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Mumbai is no more what it was
This is all about what Mumbai was and what it has become now. This is the feeling of millions of Indians who feel that we have lost our lovely Mumbai. The first time I felt a change in the nature of the city was after the Babri Masjid demolition.
THIS IS not only my story but also that of many Indians who have similar feelings. The Mumbai what I saw was a very different Mumbai. When I first went to Bombay as a teenager for a holiday, I felt it was a different country. My hometown was conservative, didn’t have coffee shops, restaurants, discos and had no embargo against anyone. Bombay seemed so open, Marathi ‘manus’ so friendly, and more than anything else, it was a fun place. Once, when I was taken to the Gateway of India near Taj Mahal Hotel, I saw for the first time the open sea, I saw Taj Mahal Hotel. I had never seen such a huge building before. It was beautiful. I felt I had reached heaven. There was a disco, the arty crowd and minor film stars mingled easily with people. There was no fear, big buildings and so many people not only from India but other parts of the world.

I travelled frequently to Bombay. As an Indian I can speak Hindi, Urdu and English. There was no controversy about language, and I found ‘Bombaiya’ Hindi interesting. I remember thinking that this is possible only in Bombay. If you are not very rich, it doesn’t matter you can afford housing in the suburbs. Travelling a long distance in crowded local trains and buses was also fun. Mumbai was safe. The horror of what is happened at the Taj Mahal and Oberoi Hotels is particularly heart-breaking for me. My connection with the city continued because of my frequent trips there. Mumbai was a multi-culture city. People from all parts of the country worked there. Nobody thought about the regional divisions. Most of us loved the city, loved our jobs, loved the tension of delivering results. It was such a professional city. Nobody bothered about your background, where you came from or who your parents were. You were what you were.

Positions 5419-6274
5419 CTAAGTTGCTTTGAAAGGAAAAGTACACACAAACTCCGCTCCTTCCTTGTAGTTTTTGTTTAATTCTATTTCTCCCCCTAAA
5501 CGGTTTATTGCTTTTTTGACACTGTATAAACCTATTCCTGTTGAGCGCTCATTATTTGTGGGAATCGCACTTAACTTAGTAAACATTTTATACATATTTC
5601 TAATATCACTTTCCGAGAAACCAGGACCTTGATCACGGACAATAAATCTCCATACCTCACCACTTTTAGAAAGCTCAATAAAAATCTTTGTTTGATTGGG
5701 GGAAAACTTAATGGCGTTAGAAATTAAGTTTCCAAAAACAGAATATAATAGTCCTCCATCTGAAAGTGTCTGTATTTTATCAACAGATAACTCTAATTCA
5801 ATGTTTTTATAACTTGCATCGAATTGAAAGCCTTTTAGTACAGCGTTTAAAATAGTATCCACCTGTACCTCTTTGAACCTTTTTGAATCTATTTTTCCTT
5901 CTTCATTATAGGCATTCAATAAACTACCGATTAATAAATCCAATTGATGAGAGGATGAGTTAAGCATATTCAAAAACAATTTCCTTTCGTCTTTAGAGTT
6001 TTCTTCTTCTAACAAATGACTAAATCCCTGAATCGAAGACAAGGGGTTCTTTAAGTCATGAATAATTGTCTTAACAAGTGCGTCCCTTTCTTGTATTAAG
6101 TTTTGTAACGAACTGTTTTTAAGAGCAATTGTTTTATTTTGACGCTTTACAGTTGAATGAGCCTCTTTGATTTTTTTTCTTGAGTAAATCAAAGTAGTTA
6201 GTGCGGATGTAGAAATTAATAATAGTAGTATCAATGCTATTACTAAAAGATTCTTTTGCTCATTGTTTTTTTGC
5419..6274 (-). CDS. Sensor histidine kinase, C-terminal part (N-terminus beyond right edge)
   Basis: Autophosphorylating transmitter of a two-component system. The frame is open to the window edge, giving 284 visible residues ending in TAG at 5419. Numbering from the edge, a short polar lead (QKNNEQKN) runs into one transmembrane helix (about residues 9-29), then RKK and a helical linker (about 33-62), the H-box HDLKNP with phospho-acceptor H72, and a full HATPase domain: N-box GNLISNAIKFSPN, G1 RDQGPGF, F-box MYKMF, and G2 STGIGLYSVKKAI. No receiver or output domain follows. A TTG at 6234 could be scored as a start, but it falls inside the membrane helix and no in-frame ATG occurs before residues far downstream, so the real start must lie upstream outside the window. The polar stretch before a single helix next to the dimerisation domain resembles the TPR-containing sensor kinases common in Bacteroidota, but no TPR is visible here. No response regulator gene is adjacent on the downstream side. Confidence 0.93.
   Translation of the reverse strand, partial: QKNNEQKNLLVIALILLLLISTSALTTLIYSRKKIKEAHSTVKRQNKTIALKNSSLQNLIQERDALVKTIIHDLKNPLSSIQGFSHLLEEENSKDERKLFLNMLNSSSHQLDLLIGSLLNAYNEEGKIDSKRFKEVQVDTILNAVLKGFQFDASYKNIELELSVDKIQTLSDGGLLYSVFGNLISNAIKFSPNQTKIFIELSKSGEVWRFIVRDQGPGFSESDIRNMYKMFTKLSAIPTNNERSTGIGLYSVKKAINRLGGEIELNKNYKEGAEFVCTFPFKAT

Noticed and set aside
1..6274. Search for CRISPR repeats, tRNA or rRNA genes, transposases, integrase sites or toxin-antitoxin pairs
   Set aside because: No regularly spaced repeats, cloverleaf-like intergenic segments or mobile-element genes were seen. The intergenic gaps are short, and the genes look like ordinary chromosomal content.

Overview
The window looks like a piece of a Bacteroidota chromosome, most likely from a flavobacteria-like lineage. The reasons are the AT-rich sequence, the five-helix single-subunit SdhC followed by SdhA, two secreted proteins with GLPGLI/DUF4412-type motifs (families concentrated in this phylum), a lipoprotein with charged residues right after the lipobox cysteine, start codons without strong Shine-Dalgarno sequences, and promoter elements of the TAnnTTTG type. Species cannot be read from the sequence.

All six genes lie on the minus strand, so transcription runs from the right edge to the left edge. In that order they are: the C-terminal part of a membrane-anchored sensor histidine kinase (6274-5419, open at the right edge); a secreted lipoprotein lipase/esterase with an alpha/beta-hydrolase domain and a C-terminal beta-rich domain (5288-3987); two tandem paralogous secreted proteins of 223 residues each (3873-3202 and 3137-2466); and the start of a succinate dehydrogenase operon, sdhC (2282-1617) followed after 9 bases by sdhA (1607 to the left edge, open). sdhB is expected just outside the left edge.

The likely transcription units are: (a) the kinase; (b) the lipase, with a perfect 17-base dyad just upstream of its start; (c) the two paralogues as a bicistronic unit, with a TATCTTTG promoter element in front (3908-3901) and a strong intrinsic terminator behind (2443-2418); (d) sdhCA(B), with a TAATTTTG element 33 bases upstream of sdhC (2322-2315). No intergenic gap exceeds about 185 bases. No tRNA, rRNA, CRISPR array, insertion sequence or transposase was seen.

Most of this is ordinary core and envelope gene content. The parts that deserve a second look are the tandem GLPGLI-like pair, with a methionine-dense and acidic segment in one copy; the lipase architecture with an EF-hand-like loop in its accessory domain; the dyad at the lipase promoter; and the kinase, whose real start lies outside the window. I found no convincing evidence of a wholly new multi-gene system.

Truly, the first time I felt a change in the nature of the city was after the Babri Masjid demolition.

My friends suddenly withdrew into themselves. It didn’t make any difference to our relationship, but they started thinking more seriously about their religion, their future, and their children’s future. Some friends who had never talked about religion before, started raising this issue. Soon, came the Bombay blasts and then the retaliatory attacks when the some local party workers went on a rampage. Suddenly, there was a communal divide. Hindu friends became protective of their Muslim colleagues. Muslim friends became slightly suspicious.

In 2006, there were the serial blasts in the Mumbai suburban trains, the lifeline of the city. It happened on a rainy evening when the middle-class professionals were returning home. The commuters are a community by themselves. As they spend such long hours in the trains, they make friends, save sitting places for others, form singing groups, share snacks, and make life as comfortable as possible. Even after that particular horror, Mumbai did come back to normal, picked itself together, and went back to business. But then politics has started rearing its ugly head ever so often in Mumbai. The Malegaon blasts, the Marathi ‘manoos’ campaign, all ruined the spirit of Mumbai. They started to divide Mumbai by language, by caste, by region and by language. How much beating can the city take?

The monsters who are behind this attack seem to understand very well that if they break Mumbai, they break India. When I think of who is responsible for this, only one thing comes into my mind and it is cheap politics, followed by cheap politician. We want our Mumbai, our beautiful country back….

The terrorist entered India to trigger the violence. They shot innocent people and penetrate our coastal defense system without difficulty. They shattered the domestic security system. They have attacked religious and public places. They have put bombs in Railways without any problem. At the end government will do nothing but make promises and announcements and condole the deaths of victims. How many times will we suffer? The Mumbai incident was not the first time and previous experience shows that is not going to be the last. After the terror attack they will start blaming each other rather than think about public safety. The deputy CM said: “It happens in a big city”.

The politicians have Z+ security which is regularly reviewed. No one thinks about public security. When we will get Z+ security? The public is frightened to move out. We have always terror in our minds. Enough is enough. Don’t label us that we are resilient. Now we need answers….

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